SOS Children’s Villages ensures that children grow up with the care, protection and relationships they need to become their strongest selves (photo: SOS Children’s Villages Somalia)

Somalia is located in the Horn of Africa and home to over 12 million people. After decades of conflict, there are signs that the country is starting to rebuild. However, there are still many challenges related to the destroyed infrastructure, precarious security situation and natural disasters such as droughts, floods, famines and disease. Most recently, the COVID-19 pandemic had a negative impact on the lives of disadvantaged children, young people and families.

SOS Children’s Villages has been supporting children and young people without parental care, or at risk of losing it, in Somalia since 1985.

Children are at risk

Children growing up in Somalia face many risks, especially those growing up in families experiencing hardship. An estimated 3.2 million children are in need of humanitarian assistance – they need food and medical treatment, a safe roof over their heads and proper education to improve their lives. The rights of children must also be protected. Only 3% of children are registered at birth. If children do not have official documentation, they can be denied their rights to healthcare, education and social assistance.
Of Somalia’s population lives in poverty


Around 77 % of the Somali population lives in poverty. Many do not have access to adequate food, safe shelter, proper sanitation or clean drinking water. Poverty is highest in rural areas and among internally displaced people who have been forced to leave their homes and the communities that support them due to conflict or natural disasters. Many children are at risk of not receiving enough nutritious food and the education they need, as they are forced to work - often in exploitative and dangerous conditions - to contribute to their families' livelihoods.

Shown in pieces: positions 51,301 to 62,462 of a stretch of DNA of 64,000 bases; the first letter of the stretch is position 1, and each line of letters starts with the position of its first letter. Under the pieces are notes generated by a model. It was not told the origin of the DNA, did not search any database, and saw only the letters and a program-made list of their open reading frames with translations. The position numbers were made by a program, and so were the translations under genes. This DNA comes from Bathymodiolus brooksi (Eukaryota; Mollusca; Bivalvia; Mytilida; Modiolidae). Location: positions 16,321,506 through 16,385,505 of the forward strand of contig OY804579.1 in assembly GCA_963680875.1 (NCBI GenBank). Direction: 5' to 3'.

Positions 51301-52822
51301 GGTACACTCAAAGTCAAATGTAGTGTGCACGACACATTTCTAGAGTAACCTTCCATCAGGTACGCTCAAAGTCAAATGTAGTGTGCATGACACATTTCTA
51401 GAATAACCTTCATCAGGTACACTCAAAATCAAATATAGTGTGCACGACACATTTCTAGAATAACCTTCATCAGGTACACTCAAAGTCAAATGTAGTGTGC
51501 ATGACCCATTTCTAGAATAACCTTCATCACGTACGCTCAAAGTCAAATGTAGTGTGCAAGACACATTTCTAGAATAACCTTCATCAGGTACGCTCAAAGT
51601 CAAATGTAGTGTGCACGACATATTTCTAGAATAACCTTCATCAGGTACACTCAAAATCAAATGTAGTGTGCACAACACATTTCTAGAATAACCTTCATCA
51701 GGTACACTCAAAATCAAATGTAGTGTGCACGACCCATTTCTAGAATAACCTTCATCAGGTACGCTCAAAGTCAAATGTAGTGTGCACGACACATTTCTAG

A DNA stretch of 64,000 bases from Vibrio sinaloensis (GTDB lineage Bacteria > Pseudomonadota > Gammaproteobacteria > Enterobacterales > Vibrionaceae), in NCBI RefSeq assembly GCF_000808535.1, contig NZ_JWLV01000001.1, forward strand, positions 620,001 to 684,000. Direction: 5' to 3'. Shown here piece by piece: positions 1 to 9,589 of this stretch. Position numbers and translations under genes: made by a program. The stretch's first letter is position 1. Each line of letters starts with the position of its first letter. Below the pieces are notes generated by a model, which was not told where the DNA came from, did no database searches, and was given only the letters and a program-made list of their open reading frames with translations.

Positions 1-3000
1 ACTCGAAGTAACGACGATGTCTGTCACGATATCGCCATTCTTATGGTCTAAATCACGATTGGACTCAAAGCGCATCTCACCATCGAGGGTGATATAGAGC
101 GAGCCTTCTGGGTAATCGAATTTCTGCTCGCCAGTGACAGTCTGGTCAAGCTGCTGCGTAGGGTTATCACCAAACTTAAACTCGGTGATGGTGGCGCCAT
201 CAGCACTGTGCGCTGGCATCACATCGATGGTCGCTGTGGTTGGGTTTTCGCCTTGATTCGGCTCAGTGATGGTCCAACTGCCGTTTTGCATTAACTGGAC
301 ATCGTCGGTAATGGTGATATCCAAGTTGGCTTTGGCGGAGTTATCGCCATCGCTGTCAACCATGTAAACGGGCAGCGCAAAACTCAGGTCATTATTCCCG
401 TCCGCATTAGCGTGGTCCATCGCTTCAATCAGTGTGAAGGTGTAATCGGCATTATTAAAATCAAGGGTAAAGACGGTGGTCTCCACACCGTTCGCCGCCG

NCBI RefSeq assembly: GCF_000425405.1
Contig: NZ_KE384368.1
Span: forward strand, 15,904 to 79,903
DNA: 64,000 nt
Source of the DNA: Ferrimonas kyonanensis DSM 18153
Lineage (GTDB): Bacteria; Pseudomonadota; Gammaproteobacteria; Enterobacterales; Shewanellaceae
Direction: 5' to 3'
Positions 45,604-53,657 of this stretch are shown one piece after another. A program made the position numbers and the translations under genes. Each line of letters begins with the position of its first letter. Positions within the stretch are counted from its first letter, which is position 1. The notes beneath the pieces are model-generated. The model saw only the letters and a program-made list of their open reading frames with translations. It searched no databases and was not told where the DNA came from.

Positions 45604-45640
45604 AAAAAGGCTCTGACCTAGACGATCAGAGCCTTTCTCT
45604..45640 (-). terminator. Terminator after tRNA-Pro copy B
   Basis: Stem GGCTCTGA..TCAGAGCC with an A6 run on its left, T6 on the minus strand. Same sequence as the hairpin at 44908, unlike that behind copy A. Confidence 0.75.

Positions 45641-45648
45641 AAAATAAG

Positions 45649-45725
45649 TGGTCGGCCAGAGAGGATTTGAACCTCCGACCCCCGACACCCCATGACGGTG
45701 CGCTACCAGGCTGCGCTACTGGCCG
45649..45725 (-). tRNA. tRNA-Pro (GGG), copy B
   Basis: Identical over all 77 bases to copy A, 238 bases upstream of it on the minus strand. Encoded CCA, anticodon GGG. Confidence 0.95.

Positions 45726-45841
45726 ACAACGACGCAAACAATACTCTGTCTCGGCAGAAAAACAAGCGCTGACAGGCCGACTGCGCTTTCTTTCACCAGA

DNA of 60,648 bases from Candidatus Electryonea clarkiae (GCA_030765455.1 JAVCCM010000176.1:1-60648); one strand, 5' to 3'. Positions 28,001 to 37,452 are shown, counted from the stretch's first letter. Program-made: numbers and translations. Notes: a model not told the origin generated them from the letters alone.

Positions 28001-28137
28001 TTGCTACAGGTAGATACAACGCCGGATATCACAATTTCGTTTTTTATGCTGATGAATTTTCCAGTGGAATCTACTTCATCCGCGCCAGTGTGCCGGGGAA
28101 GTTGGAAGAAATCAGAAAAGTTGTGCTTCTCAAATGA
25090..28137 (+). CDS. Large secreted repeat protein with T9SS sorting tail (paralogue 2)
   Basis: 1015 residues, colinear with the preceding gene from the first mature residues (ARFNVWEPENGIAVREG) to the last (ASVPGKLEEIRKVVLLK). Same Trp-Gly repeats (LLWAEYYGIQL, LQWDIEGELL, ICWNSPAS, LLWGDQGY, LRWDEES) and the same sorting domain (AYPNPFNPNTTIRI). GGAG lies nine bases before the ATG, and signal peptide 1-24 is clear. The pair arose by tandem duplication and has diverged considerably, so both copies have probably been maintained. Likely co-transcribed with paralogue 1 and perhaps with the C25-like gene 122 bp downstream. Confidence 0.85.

Children are out of school


Somalia has some of the lowest school enrolment rates in world. Of the 4.5 million children who should be in school, only around 1.5 million children are actually attending. A lack of available educational facilities, materials and teachers account for this. Families affected by poverty or in a crisis cannot afford the school fees. Children are withdrawn from school, and have to contribute towards the family’s livelihood. As a result, only 37% of people know how to read and write. The illiteracy rate for women is acutely high at 75%.

Deaths per 100,000 live births


When a child is born in Somalia, it has one of the lowest chances of surviving to adulthood worldwide. Many families do not have access to safe drinking water and sanitation, which fuels the spread of life-threatening diseases. Young children, internally displaced persons and pregnant women are particularly at risk. Somalia has the sixth highest maternal mortality rate in the world (732 deaths per 100,000 live births). Most of these deaths could be prevented if pregnant women had access to adequate health care.

Together we can make a difference for children in Somalia

Grow up in our care
Adults and children
Are supported in the community
Learn at our kindergartens and schools
Medical services
Were possible
Young people
Are supported on their way to independence
Children in our care having fun playing together. Burhaan, older than her siblings, enjoys having fun and chatting in the garden after a long day at school. Siblings grow up together, and often form bonds that last a lifetime (photo: SOS Children’s Villages Somalia).

Let’s keep on protecting children and young people!

Many children have been able to find a safe and secure home. With your help, we can continue to change their lives